|Name:||Warren Leroy Anderson|
|Rank/Branch:||Colonel/US Air Force|
Tan Son Nhut Airbase, South Vietnam
|Date of Birth:||27 December 1932|
|Home of Record:||Camden, MI|
|Date of Loss:||26 April 1966|
|Country of Loss:||North Vietnam|
Click coordinates to view(4) maps
|Status in 1973:||Missing in Action|
|Aircraft/Vehicle/Ground:||RF4C "Phantom II"|
|Other Personnel In Incident:||James H. Tucker (missing)|
REMARKS: ALL CONTACT LOST
SYNOPSIS: The McDonnell F4 Phantom used by Air Force, Marine and Navy air wings served a multitude of functions including fighter/bomber, interceptor, photo/electronic surveillance, and reconnaissance. The two man aircraft was extremely fast (Mach 2) and had a long range, 900 - 2300 miles depending on stores and mission type. The F4 was also extremely maneuverable and handled well at low and high altitudes. It was selected for a number of state-of-the-art electronics conversions, which improved radar intercept and computer bombing capabilities enormously. Most pilots considered it one of the "hottest" planes around.
The RF4 version of the Phantom II is a reconnaissance aircraft outfitted for photographic and electronic reconnaissance missions. Other RF4s were equipped with infrared and side-looking radar that helped advance the technology of reconnaissance during the war. They were also used to fly target detection and bomb damage assessment missions throughout Southeast Asia.
On 26 April 1966, then Capt. Warren L. Anderson, pilot, and 1st Lt. James H. Tucker, co-pilot, comprised the crew of an RF4C which was on an unarmed night photo reconnaissance mission over a heavily defended area 15 miles North of Dong Hoi, Quang Binh Province, North Vietnam. Their target was an anti-aircraft artillery (AAA) complex that threatened American aircraft conducting other missions in the region.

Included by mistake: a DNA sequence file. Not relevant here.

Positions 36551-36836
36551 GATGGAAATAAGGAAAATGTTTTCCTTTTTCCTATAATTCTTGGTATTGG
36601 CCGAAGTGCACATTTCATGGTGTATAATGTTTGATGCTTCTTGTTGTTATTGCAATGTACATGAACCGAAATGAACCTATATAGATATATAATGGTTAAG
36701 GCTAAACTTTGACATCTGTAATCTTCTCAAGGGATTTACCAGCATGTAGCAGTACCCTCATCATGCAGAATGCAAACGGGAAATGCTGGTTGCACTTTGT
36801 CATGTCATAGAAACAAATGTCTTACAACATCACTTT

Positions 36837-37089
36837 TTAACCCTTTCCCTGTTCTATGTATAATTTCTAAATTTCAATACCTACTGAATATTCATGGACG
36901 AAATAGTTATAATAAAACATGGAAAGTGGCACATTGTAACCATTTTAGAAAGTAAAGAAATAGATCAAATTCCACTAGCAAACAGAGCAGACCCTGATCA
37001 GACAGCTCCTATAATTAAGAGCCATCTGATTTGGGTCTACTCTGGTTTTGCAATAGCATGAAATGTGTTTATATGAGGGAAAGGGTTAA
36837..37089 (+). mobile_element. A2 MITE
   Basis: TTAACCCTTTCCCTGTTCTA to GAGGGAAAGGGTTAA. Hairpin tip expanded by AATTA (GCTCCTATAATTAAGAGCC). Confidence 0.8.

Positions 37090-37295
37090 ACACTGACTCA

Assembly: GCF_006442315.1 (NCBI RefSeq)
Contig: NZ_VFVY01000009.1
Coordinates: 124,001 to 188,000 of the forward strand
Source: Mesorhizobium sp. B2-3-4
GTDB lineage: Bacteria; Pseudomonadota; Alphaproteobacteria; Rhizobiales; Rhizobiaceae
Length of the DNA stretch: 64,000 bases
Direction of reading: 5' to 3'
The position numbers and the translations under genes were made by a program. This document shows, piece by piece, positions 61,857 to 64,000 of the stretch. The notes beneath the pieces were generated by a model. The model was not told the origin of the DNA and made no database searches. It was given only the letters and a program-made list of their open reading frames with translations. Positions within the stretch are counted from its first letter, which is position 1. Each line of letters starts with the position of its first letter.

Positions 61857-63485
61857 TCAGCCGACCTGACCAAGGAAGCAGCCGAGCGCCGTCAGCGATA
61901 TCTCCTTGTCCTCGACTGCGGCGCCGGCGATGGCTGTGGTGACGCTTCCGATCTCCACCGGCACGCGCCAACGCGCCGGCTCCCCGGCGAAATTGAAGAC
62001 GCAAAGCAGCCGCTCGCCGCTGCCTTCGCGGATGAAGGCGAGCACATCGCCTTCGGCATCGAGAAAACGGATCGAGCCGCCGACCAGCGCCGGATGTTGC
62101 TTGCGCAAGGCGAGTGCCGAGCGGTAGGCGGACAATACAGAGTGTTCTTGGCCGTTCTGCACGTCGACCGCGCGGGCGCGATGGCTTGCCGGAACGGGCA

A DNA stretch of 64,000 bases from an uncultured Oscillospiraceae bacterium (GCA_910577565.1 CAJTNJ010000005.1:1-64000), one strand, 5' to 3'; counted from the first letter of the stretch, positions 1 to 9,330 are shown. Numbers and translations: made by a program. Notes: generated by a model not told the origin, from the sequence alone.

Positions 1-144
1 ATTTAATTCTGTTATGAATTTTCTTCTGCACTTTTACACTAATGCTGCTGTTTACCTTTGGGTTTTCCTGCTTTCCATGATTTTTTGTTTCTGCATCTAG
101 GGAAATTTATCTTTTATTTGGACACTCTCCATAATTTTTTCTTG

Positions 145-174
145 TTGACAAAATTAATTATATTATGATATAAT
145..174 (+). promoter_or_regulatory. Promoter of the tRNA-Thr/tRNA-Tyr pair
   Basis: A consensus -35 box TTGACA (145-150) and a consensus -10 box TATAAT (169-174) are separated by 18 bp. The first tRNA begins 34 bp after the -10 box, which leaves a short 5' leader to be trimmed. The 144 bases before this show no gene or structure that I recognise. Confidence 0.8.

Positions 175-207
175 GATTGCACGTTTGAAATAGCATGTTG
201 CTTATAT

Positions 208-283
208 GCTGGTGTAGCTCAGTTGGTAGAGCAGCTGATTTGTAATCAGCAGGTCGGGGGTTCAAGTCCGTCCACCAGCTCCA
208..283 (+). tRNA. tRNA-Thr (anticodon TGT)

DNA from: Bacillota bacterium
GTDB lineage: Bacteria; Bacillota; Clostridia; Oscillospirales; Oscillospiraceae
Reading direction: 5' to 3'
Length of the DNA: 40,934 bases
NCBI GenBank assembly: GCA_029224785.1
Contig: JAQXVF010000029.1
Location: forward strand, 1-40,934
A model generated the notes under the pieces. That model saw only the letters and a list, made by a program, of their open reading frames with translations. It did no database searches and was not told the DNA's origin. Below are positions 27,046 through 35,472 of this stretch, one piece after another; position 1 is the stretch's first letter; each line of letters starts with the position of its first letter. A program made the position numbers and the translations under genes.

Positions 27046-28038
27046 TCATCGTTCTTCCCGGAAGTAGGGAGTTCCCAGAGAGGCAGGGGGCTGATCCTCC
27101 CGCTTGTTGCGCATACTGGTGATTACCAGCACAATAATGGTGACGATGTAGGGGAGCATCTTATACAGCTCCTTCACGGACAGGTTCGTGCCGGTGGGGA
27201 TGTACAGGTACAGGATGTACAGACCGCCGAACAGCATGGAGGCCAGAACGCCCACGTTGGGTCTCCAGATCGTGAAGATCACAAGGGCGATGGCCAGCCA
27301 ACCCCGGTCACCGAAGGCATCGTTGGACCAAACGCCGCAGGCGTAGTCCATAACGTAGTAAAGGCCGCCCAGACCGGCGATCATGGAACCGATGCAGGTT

At 0215 hours, as the Phantom
crossed a mountain range and descended to a lower altitude, radio and radar
contact was lost by the forward radar units in South Vietnam that were
monitoring the flight. When radio and radar contact could not be reestablished
with the reconnaissance aircraft, an electronic search was immediately initiated.
The last known position of the Phantom was over the densely populated and heavily defended coastal plain to the northwest of Mui Da Nhai Mountain approximately 2 miles northeast of the closest point on a single track railroad line running between Vinh and Dong Hoi, 3 miles west of Highway 1A, 3 miles south of Rao Nay River and 16 miles northwest of Dong Hoi, North Vietnam.
In addition to the electronic search, a visual search and rescue (SAR) operation was implemented as soon as daylight permitted. The SAR effort continued for several days, but was terminated when no trace of the aircraft or its crew was found. At the time the formal search operation was concluded, Warren Anderson and James Tucker were immediately reported as Missing in Action.
If Warren Anderson and James Tucker died as a result of their loss incident, each man has the right to have his remains returned to his family, friends and country. However, if they survived, their fate, like that of other Americans who remain unaccounted for in Southeast Asia, could be quite different.
Since the end of the Vietnam War well over 21,000 reports of American prisoners, missing and otherwise unaccounted for haven been received by our government. Many of these reports document LIVE American Prisoners of War remaining captive throughout Southeast Asia TODAY.
Pilots and aircrews in Vietnam were called upon to fly in many dangerous circumstances, and they were prepared to be wounded, killed or captured. It probably never occurred to them that they could be abandoned by the country they so proudly served.
Warren Anderson was on his third mission when his aircraft disappeared.